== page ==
In the past two years, state education agencies have seen a sudden boost in their authority. The Every Student Succeeds Act (ESSA), passed in 2015, gave states considerably more flexibility and authority in K-12 education than they had under the previous federal education law, No Child Left Behind. The Trump administration and the Republican Congress, meanwhile, moved in 2017 to further loosen federal accountability rules and give states even more control over their school systems.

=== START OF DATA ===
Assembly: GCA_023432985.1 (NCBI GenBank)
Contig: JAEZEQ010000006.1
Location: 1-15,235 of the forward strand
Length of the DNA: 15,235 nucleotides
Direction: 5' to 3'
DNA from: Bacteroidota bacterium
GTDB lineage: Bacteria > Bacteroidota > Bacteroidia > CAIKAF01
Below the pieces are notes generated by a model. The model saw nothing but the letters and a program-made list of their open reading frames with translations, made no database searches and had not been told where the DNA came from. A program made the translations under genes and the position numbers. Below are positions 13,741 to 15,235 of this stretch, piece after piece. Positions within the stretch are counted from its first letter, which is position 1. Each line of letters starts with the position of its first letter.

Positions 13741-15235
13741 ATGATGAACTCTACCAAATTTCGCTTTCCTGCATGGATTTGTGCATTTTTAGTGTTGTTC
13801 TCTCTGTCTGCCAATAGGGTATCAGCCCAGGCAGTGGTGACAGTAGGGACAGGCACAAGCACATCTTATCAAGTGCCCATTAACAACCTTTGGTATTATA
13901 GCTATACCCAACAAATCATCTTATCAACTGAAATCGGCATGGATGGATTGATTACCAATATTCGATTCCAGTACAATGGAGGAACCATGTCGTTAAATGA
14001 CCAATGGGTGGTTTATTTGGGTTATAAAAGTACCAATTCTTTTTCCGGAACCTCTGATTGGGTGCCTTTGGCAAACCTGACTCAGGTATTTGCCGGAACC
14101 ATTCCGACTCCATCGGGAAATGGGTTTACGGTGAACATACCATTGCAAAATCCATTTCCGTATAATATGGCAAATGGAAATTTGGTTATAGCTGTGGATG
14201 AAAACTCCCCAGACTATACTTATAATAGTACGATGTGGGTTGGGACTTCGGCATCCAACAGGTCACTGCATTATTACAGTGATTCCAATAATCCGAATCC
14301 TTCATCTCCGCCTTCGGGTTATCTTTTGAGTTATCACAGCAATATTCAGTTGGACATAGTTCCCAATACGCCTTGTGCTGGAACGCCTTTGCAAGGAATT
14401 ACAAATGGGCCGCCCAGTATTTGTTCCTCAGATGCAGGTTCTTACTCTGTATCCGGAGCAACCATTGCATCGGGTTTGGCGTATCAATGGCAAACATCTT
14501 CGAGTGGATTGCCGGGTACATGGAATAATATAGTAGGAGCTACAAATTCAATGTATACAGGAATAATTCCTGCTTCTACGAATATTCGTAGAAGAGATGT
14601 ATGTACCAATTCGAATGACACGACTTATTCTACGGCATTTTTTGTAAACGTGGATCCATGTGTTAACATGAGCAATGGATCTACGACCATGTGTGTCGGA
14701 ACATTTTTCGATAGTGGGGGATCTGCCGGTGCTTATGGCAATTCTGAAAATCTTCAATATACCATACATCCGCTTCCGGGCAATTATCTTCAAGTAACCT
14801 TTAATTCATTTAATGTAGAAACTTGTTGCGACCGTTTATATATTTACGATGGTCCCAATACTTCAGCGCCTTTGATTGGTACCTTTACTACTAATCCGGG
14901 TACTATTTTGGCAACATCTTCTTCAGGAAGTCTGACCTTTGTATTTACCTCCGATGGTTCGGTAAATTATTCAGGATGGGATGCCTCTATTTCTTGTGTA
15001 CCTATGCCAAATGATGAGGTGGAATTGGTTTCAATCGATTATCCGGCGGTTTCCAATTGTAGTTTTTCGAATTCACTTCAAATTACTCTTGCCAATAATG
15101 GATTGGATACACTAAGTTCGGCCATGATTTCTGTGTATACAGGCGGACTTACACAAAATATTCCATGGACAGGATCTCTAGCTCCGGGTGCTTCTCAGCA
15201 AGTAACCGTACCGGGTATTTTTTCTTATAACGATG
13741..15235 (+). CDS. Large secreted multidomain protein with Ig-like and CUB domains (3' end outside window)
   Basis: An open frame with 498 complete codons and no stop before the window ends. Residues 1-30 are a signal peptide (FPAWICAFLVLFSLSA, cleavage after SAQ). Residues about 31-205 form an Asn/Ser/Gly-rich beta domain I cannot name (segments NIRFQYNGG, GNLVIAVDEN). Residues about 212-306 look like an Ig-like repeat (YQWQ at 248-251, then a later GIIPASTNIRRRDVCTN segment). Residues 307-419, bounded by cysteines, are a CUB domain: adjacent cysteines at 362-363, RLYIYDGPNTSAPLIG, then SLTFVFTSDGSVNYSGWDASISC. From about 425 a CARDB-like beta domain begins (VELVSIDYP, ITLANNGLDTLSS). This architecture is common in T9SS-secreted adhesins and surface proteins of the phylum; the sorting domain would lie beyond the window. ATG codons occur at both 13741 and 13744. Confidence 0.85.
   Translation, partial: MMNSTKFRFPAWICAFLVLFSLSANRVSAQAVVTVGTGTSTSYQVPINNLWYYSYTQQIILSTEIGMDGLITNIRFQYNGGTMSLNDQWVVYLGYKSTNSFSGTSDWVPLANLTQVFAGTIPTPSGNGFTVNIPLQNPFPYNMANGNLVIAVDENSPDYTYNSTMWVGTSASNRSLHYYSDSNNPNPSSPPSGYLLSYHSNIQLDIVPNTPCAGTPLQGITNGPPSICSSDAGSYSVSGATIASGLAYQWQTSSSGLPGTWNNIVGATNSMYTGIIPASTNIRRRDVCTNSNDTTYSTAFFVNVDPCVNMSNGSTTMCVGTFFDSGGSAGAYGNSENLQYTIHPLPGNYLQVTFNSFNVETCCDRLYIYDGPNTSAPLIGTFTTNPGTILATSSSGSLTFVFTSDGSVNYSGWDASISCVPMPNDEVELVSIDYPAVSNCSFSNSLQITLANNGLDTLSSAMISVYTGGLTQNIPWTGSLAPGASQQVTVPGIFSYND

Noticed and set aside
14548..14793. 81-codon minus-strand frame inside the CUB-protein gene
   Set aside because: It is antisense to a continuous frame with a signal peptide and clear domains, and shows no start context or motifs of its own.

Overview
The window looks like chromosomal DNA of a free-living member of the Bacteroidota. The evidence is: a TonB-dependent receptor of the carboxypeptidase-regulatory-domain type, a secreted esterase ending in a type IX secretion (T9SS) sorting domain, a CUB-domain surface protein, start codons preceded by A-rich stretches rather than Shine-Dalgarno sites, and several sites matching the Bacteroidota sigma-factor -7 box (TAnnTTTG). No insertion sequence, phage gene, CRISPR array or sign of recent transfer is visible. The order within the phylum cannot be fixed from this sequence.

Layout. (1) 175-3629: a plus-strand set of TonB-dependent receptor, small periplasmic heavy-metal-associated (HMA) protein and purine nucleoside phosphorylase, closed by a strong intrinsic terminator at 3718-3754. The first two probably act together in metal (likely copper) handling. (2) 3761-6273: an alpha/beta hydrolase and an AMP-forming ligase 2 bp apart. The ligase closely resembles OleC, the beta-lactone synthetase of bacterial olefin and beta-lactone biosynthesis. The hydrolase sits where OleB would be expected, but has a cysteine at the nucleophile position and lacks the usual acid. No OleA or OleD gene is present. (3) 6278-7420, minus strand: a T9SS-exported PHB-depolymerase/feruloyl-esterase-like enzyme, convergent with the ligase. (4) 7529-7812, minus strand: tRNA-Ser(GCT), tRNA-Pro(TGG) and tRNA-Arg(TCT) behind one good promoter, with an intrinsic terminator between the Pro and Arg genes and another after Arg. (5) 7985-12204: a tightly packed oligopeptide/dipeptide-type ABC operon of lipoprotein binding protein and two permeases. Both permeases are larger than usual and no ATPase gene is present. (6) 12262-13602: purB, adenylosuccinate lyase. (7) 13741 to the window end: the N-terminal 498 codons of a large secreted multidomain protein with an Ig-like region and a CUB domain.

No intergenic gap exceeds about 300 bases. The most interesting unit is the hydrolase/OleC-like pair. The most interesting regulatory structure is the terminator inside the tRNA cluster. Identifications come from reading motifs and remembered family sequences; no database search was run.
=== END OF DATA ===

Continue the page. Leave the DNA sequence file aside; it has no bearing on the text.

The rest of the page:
In a recent report, authors Joanne Weiss and Patrick Guinn explore how this increased power brings increased responsibility to support the improvement of educational outcomes for every student, especially those from disadvantaged backgrounds. Leaders at the helm of state education agencies find themselves in a moment of both great change and great opportunity, as many agencies move away from a predominant focus on compliance with federal regulations and programmatically dictated uses of funds, and toward a broader focus on supporting districts and schools. For many advocates of low-performing students, it is also a moment of potential peril if states fail to embrace their new responsibilities or weaken their commitment to improving educational opportunity and outcomes.